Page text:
ADHD is a significant topic on the minds of todays parents. Parent questions often reflect their desire to know more about ADHD issues like diagnosis, treatment, discipline, nutrition and medication. In the past we have provided some comments and resources on the topic and recently we were contacted by a representative from HealthLine Networks about linking to their site in some of our blogs. In reviewing the site and the set of material they have on ADHD I was impressed and thought it be good to let our readers know about this information resource.
- I Don’t Really Understand It, and Want to Know More
- I Want to Know if My Child Has It
- My Child Has ADHD, and I Need Help Coping
- I Want Help Living with Adult ADHD
- I Want to Know About Treatments
A couple of articles I especially liked were “10 Best Jobs For Adults With ADHD” and “The Benefits of ADHD“. I also like that they had a balance approach to medication (which we at Tutor Doctor always stress is a last resort!) and other treatments. Here is an excerpt from their article titled “Treatment Options for ADHD“:
Behavioral Interventions for Home and School
Organization – One of the biggest concerns for parents of children with ADHD is their child’s success in school, a lot of which hinges on organization—a skill with which many children with ADHD struggle. Simple interventions such as the ones listed below can be an immense help.
- Schedule. Set the same routine every day, from waking up to bedtime, including homework and playtime. Post the schedule in a visible place; if a change must be made, make it as far in advance as possible.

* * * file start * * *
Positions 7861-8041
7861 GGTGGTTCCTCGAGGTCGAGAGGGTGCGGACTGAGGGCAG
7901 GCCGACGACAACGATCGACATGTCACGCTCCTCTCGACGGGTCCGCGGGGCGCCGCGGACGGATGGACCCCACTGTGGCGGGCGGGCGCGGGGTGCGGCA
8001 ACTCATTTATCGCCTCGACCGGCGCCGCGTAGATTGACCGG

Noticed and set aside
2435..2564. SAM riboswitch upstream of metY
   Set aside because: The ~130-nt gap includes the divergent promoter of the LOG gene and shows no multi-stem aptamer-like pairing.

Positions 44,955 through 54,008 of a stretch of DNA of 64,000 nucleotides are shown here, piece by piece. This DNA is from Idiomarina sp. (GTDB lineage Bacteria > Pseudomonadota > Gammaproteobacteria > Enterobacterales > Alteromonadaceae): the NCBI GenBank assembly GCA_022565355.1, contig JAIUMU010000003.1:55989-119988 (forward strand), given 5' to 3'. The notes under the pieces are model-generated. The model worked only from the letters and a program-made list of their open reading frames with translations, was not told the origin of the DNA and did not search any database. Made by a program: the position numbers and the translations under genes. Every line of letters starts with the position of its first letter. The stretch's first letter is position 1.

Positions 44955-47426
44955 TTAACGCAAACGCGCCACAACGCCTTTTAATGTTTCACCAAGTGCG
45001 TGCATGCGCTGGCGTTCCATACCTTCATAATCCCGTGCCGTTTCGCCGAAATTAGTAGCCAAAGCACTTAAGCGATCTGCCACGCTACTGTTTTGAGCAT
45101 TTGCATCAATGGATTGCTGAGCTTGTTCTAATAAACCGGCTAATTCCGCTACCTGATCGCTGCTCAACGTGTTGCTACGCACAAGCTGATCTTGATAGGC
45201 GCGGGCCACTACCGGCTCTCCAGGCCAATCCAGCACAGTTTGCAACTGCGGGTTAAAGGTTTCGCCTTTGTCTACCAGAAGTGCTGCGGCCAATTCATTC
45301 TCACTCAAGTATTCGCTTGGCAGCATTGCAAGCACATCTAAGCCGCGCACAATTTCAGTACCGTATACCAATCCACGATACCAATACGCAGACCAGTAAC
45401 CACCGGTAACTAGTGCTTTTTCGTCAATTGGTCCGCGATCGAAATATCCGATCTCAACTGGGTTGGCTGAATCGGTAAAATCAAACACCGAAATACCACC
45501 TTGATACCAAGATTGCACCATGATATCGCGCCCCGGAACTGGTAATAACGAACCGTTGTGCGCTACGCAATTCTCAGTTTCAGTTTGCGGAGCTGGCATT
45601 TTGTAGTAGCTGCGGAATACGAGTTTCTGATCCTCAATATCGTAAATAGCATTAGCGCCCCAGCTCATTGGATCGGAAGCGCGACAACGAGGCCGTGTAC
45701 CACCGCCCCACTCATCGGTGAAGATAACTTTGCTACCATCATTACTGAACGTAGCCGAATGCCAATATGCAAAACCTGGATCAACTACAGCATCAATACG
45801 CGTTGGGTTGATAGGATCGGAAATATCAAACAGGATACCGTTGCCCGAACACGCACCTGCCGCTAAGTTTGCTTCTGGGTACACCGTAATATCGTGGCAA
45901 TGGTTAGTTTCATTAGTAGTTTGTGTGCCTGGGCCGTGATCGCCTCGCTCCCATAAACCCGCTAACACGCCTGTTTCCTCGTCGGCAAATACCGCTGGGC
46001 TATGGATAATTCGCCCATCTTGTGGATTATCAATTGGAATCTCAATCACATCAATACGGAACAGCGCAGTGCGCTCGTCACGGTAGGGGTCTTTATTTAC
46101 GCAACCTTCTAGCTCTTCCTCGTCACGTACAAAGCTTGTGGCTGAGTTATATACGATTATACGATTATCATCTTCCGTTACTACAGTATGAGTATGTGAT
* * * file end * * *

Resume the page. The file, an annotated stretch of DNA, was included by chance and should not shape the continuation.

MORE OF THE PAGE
- Organize everyday items. Clothing, backpacks, school supplies, and play items all should have a designated, clearly marked space.
- Use homework and notebook organizers. Stress the importance of writing down assignments and bringing home anything needed to complete homework.
- Ask about using a computer in class. For some children with ADHD, handwriting is another stumbling block on the road to success. See if his or her teacher will allow for computer use in the classroom.
Positive Reinforcement – Children with ADHD often receive, and then start to expect, criticism from authority figures. If they get only negative feedback without ever hearing nice things about themselves, they’ll start to think of themselves as “bad.” If rules are followed and behavior is good—even in seemingly inconsequential situations—give small rewards and praise to boost your child’s self-esteem and reinforce good behavior significantly.
Extracurricular Activities – Children with ADHD often do very well with activities such as art class, music or dance lessons, or martial arts classes because energy can be channeled creatively and productively. These activities can be a source of positive reward for children with ADHD and can also foster mental discipline. Find out what your child is interested in, but remember not to force them into anything.
I also like the site since they are an alternative to WebMD and they included their Chief Security Officer (Gummy) and Hall Monitor (Stark) on their ‘About Us‘ page. They are the best looking ones in the corporation…Check it out! Can you guess they are a West Coast USA Corporation?
Thanks to Jennifer Brousseau for letting us know about the site. Hopefully they will include your picture soon.